10 career-altering third albums from bands in the 1960s and '70s

Things changed for these groups with their third full-length releases.
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Otis Redding only released five studio albums prior to his death in 1967. But in his short career, he left an indelible mark. Otis Blue was one of the seminal R&B crossover smashes that made black urban contemporary music one of the dominant threads of the American sound in the 1960s.

On his first two albums, he established a pattern of mixing covers with his own original songs, and he pushed that even further on Otis Blue. It resulted in his first two Top 40 hits on Billboard’s US chart – recordings of his originals “I’ve Been Loving You Too Long” and “Respect,” (soon to be made even more famous by Aretha Franklin’s cover.)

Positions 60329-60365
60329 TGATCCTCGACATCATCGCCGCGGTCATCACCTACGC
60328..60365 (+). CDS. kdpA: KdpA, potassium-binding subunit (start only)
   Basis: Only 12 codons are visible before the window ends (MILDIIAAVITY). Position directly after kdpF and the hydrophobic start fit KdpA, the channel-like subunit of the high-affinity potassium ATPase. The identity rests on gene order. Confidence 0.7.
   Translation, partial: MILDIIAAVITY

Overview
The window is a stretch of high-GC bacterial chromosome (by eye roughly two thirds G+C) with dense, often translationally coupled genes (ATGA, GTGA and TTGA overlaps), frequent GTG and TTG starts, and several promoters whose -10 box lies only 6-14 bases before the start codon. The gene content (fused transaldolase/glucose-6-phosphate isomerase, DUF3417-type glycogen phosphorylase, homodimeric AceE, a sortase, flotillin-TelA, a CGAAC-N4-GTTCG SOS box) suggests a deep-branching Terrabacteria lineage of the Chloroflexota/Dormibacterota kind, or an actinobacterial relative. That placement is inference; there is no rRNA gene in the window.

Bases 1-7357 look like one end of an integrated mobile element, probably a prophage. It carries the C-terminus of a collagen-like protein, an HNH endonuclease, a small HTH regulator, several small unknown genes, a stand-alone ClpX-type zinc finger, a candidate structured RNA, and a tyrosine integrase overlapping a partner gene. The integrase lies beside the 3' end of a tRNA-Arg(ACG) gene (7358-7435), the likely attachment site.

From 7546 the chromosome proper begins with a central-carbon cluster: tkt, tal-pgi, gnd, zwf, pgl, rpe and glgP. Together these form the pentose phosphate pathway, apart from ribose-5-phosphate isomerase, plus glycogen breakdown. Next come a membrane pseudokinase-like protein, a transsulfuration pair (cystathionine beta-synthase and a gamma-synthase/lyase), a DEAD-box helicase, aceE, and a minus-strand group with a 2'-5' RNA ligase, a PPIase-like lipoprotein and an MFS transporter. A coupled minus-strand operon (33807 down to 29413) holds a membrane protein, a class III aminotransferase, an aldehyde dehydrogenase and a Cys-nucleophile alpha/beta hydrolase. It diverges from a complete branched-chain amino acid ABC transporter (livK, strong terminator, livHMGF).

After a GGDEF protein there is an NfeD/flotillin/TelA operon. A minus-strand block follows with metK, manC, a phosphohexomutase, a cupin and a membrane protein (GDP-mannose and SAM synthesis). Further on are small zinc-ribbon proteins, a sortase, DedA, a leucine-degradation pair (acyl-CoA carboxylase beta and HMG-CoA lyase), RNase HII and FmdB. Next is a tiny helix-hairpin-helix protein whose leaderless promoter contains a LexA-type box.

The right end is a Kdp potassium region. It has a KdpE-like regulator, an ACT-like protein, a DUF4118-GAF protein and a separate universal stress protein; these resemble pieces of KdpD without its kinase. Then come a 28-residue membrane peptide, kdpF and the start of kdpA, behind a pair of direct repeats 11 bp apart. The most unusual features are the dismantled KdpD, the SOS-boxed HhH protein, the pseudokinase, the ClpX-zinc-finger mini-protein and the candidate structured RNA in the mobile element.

He also included three Sam Cooke songs and tunes from Smokey Robinson and B.B. King. Most importantly for his crossover appeal, he did a fabulous bluesy take on the Stones' “Satisfaction,” backed up by Donald “Duck” Dunn’s bass and some great horn blasts from Bowlegs Miller and members of the Mar-Keys and Memphis Horns on sax.

The album would hit number one on the R&B charts and crack the top 100 on Billboard’s main charts. The albums that came after Otis Blue would build on that success.